Tags: Parse test 4.4 Beauty from remove ROM import code
Web sites use HTML descriptions, which means that each Web page is a structured document. Sometimes it is useful to get data from it while maintaining its structure. Web sites do not always provide their data in an easy-to-handle format, such as CSV or JSON.
This is the time for the web to crawl out. Web crawling is the practice of using a computer program to collect and organize Web page data into the desired format while preserving its structure.
lxml and requests
lxml (http://lxml.de/) is a graceful extension library that is used to quickly parse XML and HTML documents even if the labels you are dealing with are very confusing. We will also replace the built-in URLLIB2 module with the requests (http://docs.python-requests.org/en/latest/#) module because it is faster and more readable. You can install these two modules by using the PIP install lxml with the PIP install requests command.
Let's start with the following import:
from Import HTML Import Requests
Next we'll use Requests.get to get our data from the Web page, parse it using the HTML module, and save the results to the tree.
page = Requests.get ('http://econpy.pythonanywhere.com/ex/001.html'= Html.fromstring (Page.text)
Tree now contains the entire HTML file into an elegant tree structure, and we can access it in two ways: XPath and CSS selector. In this example, we will choose the former.
XPath is a way of locating information in a structured document, such as HTML or XML. A nice introduction to XPath, see W3Schools.
There are many tools available to get XPath for an element, such as Firefox's Firebug or Chrome's inspector. If you use chrome, you can right-click the element, select ' Inspect element ', highlight the code, right-click again, and select ' Copy XPath '.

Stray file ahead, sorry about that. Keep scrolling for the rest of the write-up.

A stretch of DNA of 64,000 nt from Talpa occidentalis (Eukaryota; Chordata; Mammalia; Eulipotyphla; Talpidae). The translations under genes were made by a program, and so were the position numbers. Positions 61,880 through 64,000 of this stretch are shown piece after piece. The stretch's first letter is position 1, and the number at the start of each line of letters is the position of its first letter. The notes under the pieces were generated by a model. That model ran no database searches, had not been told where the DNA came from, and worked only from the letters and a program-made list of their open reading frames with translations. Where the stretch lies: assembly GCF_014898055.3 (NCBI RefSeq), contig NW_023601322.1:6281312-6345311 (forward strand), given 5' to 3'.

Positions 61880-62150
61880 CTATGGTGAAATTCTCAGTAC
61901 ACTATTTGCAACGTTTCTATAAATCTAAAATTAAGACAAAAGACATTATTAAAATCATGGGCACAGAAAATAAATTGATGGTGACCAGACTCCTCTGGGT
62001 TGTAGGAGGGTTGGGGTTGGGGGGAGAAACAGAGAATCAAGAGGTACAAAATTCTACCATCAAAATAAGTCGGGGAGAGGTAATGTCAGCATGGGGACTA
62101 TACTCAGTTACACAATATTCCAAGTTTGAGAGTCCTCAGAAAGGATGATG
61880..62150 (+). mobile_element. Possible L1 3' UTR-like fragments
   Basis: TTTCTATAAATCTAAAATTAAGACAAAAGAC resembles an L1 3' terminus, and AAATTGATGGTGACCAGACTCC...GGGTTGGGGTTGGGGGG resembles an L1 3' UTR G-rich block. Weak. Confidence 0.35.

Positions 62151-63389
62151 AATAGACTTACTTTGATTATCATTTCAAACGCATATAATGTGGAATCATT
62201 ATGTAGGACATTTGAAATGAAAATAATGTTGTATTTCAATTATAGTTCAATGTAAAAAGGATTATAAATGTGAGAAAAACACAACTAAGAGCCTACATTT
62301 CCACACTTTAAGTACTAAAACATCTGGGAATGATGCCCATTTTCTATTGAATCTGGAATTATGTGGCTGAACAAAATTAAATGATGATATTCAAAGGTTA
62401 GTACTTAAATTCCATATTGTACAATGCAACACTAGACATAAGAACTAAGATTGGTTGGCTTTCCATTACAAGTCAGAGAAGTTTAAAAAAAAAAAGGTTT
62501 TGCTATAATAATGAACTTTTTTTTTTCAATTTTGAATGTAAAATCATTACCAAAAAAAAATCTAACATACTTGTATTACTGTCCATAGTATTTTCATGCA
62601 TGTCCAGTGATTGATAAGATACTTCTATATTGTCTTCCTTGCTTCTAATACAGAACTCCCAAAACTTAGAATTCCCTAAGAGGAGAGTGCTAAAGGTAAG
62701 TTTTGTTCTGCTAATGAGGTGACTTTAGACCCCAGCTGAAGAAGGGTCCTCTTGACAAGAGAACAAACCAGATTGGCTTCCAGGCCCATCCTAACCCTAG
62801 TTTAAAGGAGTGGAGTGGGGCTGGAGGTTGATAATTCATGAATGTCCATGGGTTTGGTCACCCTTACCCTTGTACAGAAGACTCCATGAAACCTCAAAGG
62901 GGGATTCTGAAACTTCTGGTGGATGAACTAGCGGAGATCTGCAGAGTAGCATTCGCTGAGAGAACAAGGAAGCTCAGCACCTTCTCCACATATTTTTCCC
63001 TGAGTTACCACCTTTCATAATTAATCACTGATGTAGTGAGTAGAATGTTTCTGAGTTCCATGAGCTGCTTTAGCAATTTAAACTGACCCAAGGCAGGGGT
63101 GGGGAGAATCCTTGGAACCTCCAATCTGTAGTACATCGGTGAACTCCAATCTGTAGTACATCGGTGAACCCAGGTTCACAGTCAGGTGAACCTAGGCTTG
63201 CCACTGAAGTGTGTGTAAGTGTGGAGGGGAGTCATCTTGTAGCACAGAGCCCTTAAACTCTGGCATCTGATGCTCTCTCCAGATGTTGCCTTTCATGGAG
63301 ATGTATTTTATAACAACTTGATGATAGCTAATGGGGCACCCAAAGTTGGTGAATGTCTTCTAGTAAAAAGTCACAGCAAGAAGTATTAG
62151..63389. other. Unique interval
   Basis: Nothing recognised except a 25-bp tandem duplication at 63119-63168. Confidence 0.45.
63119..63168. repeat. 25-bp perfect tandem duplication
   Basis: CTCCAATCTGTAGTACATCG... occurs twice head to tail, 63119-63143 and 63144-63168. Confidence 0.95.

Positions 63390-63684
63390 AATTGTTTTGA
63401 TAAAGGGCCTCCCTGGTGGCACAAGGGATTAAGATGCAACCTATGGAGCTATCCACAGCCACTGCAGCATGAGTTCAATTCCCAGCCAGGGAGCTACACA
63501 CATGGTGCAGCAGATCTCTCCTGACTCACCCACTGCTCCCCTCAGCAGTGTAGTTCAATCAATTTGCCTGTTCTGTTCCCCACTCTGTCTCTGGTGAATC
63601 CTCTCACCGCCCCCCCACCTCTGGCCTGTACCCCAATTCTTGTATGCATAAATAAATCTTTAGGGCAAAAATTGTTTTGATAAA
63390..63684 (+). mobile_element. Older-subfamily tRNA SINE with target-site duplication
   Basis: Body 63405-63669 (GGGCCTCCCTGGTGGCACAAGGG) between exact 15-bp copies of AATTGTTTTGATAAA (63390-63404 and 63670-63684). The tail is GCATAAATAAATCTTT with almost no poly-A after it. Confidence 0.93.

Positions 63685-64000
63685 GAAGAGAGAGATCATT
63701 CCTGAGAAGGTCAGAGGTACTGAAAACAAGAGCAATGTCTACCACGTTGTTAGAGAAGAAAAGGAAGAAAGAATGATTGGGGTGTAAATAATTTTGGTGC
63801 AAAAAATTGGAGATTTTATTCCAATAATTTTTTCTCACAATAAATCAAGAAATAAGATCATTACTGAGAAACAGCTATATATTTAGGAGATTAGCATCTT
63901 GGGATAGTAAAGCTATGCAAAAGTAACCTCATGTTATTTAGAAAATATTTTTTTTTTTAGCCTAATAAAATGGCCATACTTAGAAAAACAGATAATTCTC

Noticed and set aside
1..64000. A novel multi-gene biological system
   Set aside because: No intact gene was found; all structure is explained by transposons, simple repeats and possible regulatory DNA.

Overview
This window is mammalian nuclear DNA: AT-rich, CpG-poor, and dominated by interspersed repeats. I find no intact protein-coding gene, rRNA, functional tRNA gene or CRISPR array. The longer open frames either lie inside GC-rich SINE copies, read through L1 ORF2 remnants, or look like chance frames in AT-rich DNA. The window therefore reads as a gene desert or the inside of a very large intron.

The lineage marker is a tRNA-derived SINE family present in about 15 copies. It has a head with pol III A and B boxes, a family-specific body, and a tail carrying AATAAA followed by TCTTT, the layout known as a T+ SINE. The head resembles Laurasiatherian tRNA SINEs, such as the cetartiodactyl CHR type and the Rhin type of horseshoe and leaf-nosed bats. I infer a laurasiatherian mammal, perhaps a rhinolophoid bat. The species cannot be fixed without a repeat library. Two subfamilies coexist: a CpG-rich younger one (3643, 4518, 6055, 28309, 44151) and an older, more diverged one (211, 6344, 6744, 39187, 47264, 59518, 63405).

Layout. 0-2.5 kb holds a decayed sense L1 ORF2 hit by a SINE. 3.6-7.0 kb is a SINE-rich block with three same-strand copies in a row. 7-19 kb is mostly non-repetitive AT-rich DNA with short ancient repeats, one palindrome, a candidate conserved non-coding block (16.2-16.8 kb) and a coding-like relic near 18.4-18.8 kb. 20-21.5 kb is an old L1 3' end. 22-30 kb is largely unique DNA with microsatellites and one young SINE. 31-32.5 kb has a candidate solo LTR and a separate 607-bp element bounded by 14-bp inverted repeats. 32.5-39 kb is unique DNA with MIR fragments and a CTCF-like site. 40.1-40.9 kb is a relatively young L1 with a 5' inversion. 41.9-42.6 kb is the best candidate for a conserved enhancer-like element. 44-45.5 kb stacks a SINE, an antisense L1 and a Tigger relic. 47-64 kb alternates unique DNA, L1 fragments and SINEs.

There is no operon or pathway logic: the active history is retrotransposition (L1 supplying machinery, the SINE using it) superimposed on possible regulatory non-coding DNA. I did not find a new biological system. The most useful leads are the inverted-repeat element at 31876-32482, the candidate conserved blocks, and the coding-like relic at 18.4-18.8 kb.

After a quick analysis, we see that the data in the page is stored in two elements, one is the div with the title ' Buyer-name ', and the other class is ' Item-price ' span:
<div title="buyer-name"class="item-price"> $29.95</span>
Knowing this, we can create the correct XPath query and use lxml's XPath function, like this:
# This creates a list of buyers:buyers = Tree.xpath ('//div[@title = ' buyer-name ']/text ()') # This will create a list of prices:prices = Tree.xpath ('//span[@class = "Item-price"]/text () ')
Let's see what we Got:
Print 'Buyers:', BuyersPrint 'Prices:', pricesbuyers: ['Carson Busses','Earl E. Byrd.','Patty Cakes','Derri Anne Connecticut','Moe Dess','Leda Doggslife','Dan Druff','Al Fresco','Ido Hoe','Howie Kisses','Len Lease','Phil Meup','Ira Pent','Ben D. Rules','Ave sectomy','Gary Shattire','Bobbi soks','Sheila Takya','Rose Tattoo','Moe Tell'] Prices: ['$29.95','$8.37','$15.26','$19.25','$19.25','$13.99','$31.57','$8.49','$14.47','$15.86','$11.11','$15.98','$16.27','$7.50','$50.85','$14.26','$5.68','$15.00','$114.07','$10.09']
Congratulations! We've managed to grab all the data we want from a Web page through lxml and request. We present them in memory in the form of a list. Now we can do all sorts of cool things with it: we can use Python to analyze it, or we can save it as a file and share it with the world.
We can consider some cooler ideas: Modify the script to traverse the remaining pages in the sample dataset, or use multithreading to rewrite the app to speed it up.
Python tutorials for crawling HTML pages using the lxml module and the requests module